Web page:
Project's display model
China needs long-range strategic bomber: state media
AFP•July 7, 2015
A member of the public waves the Chinese and Hong Kong flags as Peoples' Liberation Army (PLA) soldiers stand in the background at the Ngong Shuen Chau Barracks in Hong Kong on July 1, 2015
A member of the public waves the Chinese and Hong Kong flags as Peoples' Liberation Army (PLA) soldiers stand in the background at the Ngong Shuen Chau Barracks in Hong Kong on July 1, 2015 (AFP Photo/Isaac Lawrence)
China needs to develop a long-range strategic bomber to strike adversaries farther away from its coast in the event of conflict, state media reported Tuesday, quoting defence experts.
Beijing has been steadily beefing up its military through years of double-digit increases in defence spending, rapidly expanding its naval power, commissioning its first aircraft carrier and adding to its submarine and surface fleets.
But the government-run China Daily newspaper said in a full-page article that a recent military meeting had deemed the country's air force a "strategic force", citing the latest issues of Kanwa Defense Review, a Canada-based defence and weapons technology publication.
The title had previously been reserved for the military's Second Artillery Corps, which the paper described as China's "de facto strategic missile force".
The meeting agreed that a long-range strategic bomber would enable the air force to attack farther out into the Pacific Ocean, the paper quoted Kanwa Defense Review as reporting, as far as the "second island chain".
Chinese strategists conceive of the "first island chain" as the arc stretching from Japan to Taiwan, which includes numerous US military bases on the Japanese island of Okinawa.
The second chain refers to islands farther east in the Pacific, including the Marianas, the Carolines, and the US territory of Guam with its Andersen Air Force Base. A third "island chain" encompassing Hawaii is also sometimes mentioned.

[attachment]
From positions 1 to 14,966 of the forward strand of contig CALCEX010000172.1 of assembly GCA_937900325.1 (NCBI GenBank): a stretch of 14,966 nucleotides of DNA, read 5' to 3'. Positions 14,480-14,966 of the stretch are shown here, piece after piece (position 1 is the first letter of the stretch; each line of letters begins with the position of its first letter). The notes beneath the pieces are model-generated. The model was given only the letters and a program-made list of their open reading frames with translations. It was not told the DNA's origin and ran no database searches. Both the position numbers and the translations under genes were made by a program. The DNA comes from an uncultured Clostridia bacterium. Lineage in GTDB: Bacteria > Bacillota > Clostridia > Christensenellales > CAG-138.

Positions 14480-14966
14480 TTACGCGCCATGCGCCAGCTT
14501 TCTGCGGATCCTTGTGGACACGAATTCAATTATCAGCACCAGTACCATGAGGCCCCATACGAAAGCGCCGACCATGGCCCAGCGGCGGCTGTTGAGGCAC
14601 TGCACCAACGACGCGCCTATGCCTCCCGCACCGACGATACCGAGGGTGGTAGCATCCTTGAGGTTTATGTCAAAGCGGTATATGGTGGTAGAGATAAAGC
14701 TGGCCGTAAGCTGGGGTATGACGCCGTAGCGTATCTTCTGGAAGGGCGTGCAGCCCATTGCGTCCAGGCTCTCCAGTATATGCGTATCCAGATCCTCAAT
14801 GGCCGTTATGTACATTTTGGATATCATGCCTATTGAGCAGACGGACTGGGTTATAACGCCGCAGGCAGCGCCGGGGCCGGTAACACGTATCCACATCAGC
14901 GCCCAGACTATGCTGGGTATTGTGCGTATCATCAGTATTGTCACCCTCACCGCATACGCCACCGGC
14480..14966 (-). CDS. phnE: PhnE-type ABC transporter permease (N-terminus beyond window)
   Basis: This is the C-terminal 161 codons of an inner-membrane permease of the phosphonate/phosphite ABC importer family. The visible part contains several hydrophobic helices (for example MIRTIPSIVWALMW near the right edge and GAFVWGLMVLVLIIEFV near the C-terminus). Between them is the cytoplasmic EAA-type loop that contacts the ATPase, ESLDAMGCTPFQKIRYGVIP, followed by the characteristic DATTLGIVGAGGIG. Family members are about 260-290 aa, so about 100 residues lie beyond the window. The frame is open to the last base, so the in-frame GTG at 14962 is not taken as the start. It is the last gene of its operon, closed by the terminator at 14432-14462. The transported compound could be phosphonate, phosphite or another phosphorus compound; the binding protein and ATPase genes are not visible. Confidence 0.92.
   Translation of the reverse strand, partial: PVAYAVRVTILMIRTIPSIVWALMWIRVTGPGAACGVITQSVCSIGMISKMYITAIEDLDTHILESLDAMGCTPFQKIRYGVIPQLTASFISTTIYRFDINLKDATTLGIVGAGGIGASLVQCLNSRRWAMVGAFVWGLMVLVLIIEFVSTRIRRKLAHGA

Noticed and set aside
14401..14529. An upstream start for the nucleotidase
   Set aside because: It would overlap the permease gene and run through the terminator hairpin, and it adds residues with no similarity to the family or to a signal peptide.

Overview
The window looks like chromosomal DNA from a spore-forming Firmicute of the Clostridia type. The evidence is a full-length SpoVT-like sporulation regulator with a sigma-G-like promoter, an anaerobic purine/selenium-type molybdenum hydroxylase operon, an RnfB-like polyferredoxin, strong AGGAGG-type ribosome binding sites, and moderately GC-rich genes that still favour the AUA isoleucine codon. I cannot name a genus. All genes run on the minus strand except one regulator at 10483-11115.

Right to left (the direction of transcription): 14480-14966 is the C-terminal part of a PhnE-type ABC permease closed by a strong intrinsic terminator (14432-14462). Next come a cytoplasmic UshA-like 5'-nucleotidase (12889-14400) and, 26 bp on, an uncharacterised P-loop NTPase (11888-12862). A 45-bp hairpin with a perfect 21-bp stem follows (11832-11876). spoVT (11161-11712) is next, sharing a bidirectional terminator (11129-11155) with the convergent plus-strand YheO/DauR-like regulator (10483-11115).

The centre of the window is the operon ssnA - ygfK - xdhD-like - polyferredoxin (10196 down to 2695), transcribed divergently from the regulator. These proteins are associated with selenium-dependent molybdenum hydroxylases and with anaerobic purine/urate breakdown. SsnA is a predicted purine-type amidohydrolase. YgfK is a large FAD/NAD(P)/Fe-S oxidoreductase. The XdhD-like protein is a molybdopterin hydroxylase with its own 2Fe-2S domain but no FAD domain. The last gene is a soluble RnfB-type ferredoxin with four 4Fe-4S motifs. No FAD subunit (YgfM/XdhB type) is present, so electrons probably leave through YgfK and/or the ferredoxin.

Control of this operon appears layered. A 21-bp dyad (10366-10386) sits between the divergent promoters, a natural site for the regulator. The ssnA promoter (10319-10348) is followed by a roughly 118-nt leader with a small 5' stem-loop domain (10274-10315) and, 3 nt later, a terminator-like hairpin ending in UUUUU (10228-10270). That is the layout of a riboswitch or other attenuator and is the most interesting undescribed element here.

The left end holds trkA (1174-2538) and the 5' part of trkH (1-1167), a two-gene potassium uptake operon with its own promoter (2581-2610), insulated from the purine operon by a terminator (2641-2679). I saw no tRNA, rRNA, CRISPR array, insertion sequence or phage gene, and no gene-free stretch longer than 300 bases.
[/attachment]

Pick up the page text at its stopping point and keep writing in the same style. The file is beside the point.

China's increased military posture has come as Beijing asserts its territorial claims in the East and South China Seas, where it has disputes with several Asian neighbours including Japan and the Philippines.
Its moves have raised tensions with the United States, still the region's top military power.
A capacity to strike the second island chain would hinder foreign militaries from intervening in "an emergency or conflict", the China Daily said, citing the report.
In May, China's State Council, or cabinet, said in a white paper that the country would project its military power further beyond its sea borders and more assertively in the air.
The Chinese military defines a long-range strategic bomber as one that can carry more than 10 tonnes of air-to-ground munitions and with a minimum range of 8,000 kilometres (5,000 miles) without refuelling, the China Daily said.
Chinese defence technology magazine Aerospace Knowledge said in a series of articles last month that China needs a long-range stealth bomber, China Daily said.
"A medium-range bomber can't essentially fix the PLA air force's shortcomings in terms of strategic strike and strategic deterrence," it cited one of the reports as saying. "Thus the air force does need an intercontinental strategic bomber capable of penetrating an enemy's air defences."
But the China Daily quoted the publication's deputy editor-in-chief Wang Yanan as saying such an aircraft would require "a state-of-the-art structure and aerodynamic configuration as well as a high-performance turbofan engine".
"All of these are major problems facing the Chinese aviation industry," he added. "I don't think these difficulties can be resolved within a short period of time."
Considering the time involved in developing a new strategic bomber, can we expect a new version of the H-6 to appear in the meantime?
The naval is getting an updated H-6KH (H standards for Hai, or navy) I won't be surprised if minor variants of the trusted H-6Ks are in the pipe.
No no no!
This is an artist's impression of a CANCELED (presumably) bomber project, which was shown in model form but never progressed beyond that, dating all the way back to 2013. This has nothing to do with China's actual next-generation strategic bomber project, which all credible sources indicate will adopt a flying-wing configuration for intercontinental strike.
Also, take note that the actual article within the magazine used a completely-different computer-generated placeholder image. Don't pass this stuff on as "semi-official" without actually digging up the contextual side-story.
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